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Did Corcept and Teva tell the Court they are about to settle the Korlym patent dispute?

Zachary Silbersher

On January 10, counsel for Corcept ($CORT) filed a letter with the Court in the pending patent litigation against Teva ($TEVA) over its proposed generic for Korlym®.  (See Dkt. 49).  Within that letter, Corcept requested an extension of one week to respond to Teva’s Answer to the Amended Complaint.  Corcept’s letter further stated that the “parties are currently discussing a potential agreement that would eliminate the need for Corcept to respond to Teva’s Answer . . . .”  Is that potential “agreement” a resolution to the litigation?

January 17 came and went without any response filed by Corcept to Teva’s Answer.  Having now foregone filing a response to Teva’s Answer, does that mean the parties have settled the case?

Unlikely.  Corcept’s complaint within the litigation is what is known as a “pleading.”   Pleadings must be responded to at the risk of default.  Teva was obligated to respond to Corcept’s complaint, otherwise risking defaulting in the case.  First, Teva moved to dismiss, which is one form of response.  When that failed, Teva filed an Answer, which is another form of response. 

Sometimes the defendant’s Answer also contains counterclaims.  Counterclaims are essentially relief sought by the defendant against the plaintiff.  Thus, they are also “pleadings” to which there must a response. 

Here, in the Korlym® patent litigation, Teva filed an Answer, but its Answer did not include any counterclaims.  Rather, Teva’s Answer included “Affirmative Defenses.”  Affirmative defenses are essentially defenses to the litigation that are preserved by the defendant.  But they do not seek relief independent from the plaintiff’s relief.  Thus, there is no obligation to respond to an Answer that does not include counterclaims.  In other words, because affirmative defenses do not seek independent relief, there is no risk of defaulting by not responding to them.

On the other hand, a plaintiff may respond to affirmative defenses.  Specifically, a plaintiff can file a motion to strike an affirmative defense.  That’s a bit like a motion to dismiss, but for an affirmative defense.  If a plaintiff can successfully strike an affirmative defense, then the defendant loses the right to argue that defense during trial. 

Presumably, that is what Corcept was contemplating doing in this case.  Teva filed eight affirmative defenses.  The first seven affirmative defenses are relatively pro forma, wherein Teva simply alleges that the patents are not infringed and are invalid.  Moving to strike those affirmative defenses would likely be futile.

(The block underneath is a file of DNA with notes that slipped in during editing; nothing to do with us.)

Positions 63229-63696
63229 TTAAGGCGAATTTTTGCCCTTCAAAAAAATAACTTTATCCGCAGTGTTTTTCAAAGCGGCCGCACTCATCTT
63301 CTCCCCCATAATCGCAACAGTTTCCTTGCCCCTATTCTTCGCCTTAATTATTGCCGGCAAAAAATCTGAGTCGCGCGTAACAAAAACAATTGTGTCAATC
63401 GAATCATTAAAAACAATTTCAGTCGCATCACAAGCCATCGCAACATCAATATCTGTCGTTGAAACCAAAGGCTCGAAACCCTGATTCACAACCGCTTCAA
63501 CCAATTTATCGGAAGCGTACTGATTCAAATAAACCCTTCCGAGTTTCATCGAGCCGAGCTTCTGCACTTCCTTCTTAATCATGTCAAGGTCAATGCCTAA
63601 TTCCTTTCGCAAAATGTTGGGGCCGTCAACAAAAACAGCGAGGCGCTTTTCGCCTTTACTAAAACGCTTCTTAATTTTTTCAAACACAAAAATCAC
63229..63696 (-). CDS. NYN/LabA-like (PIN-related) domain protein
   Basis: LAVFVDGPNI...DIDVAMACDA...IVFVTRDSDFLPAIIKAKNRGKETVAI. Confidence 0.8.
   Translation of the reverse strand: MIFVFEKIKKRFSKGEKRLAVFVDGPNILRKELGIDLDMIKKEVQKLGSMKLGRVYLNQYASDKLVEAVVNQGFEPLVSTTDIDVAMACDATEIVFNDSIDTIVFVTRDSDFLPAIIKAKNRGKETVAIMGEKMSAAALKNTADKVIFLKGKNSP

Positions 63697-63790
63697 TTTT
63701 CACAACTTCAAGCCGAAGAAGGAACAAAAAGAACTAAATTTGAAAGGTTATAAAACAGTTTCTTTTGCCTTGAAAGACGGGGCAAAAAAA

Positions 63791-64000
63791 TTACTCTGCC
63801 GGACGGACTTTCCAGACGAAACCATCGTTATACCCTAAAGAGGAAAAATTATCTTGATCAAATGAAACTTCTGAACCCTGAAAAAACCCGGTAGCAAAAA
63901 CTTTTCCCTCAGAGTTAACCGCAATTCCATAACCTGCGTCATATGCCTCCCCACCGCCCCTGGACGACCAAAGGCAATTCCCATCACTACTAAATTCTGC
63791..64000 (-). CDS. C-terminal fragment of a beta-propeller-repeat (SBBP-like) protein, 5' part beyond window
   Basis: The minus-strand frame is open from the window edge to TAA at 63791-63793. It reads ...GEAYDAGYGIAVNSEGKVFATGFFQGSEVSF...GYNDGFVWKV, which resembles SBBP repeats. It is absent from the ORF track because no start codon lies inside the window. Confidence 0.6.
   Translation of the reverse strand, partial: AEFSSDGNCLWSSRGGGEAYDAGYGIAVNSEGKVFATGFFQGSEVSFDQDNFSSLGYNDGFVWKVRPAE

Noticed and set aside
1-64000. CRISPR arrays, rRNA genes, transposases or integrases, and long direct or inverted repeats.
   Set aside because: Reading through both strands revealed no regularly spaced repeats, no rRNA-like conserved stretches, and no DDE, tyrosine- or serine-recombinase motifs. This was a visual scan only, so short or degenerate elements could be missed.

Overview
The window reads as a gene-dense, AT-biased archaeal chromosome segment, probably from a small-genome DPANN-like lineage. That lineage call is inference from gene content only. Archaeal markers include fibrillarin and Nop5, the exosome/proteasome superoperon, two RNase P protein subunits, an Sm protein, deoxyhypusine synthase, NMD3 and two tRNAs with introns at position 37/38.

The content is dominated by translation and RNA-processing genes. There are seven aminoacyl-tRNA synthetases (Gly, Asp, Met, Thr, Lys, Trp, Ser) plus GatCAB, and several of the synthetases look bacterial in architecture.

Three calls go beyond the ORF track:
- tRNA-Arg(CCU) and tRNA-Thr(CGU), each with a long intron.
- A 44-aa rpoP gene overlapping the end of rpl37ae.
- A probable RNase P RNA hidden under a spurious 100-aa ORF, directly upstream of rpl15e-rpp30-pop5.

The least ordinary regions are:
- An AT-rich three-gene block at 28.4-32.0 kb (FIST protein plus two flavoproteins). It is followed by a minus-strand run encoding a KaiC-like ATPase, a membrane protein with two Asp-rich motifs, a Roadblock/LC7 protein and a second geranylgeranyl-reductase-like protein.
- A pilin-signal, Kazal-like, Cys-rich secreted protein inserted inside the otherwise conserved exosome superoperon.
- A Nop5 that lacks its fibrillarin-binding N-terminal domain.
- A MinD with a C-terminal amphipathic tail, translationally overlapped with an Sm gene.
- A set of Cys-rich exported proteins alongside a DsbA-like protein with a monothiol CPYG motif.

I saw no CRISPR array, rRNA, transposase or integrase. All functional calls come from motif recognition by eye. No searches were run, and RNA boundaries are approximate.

Yet, the eighth affirmative defense is different.  Teva included a lengthy and detailed affirmative defense that Corcept has allegedly misused its patents for the purpose of improperly delaying generic competition.  The thrust of Teva’s eighth affirmative defense is that Corcept’s infringement allegations based upon the ‘495, ‘348 and ‘526 patents are so frivolous that they amount to patent misuse.   

Corcept was likely contemplating whether it is worth moving to strike this defense.  Importantly, Teva’s patent misuse defense will open up whole new avenues of discovery that will increase the burden on both parties to this litigation.  Perhaps more troubling, Teva’s patent misuse defense opens up the possibility that Corcept could be liable for attorneys’ fees or some other type of sanction if the Court finds that Corcept did, in fact, engage in patent misuse.  Therefore, striking the defense decisively and early would have been a big win for Corcept.

On the other hand, prevailing on a motion to strike an affirmative defense is an uphill battle.  They are generally disfavored, which means courts do not like to see them.  That is why more often than not, defendants do not move to strike affirmative defenses.  If Corcept were to have made such a motion, it would have had to show that even accepting all of Teva’s allegations as true, it has not made out a case for patent misuse.  That is a tall order.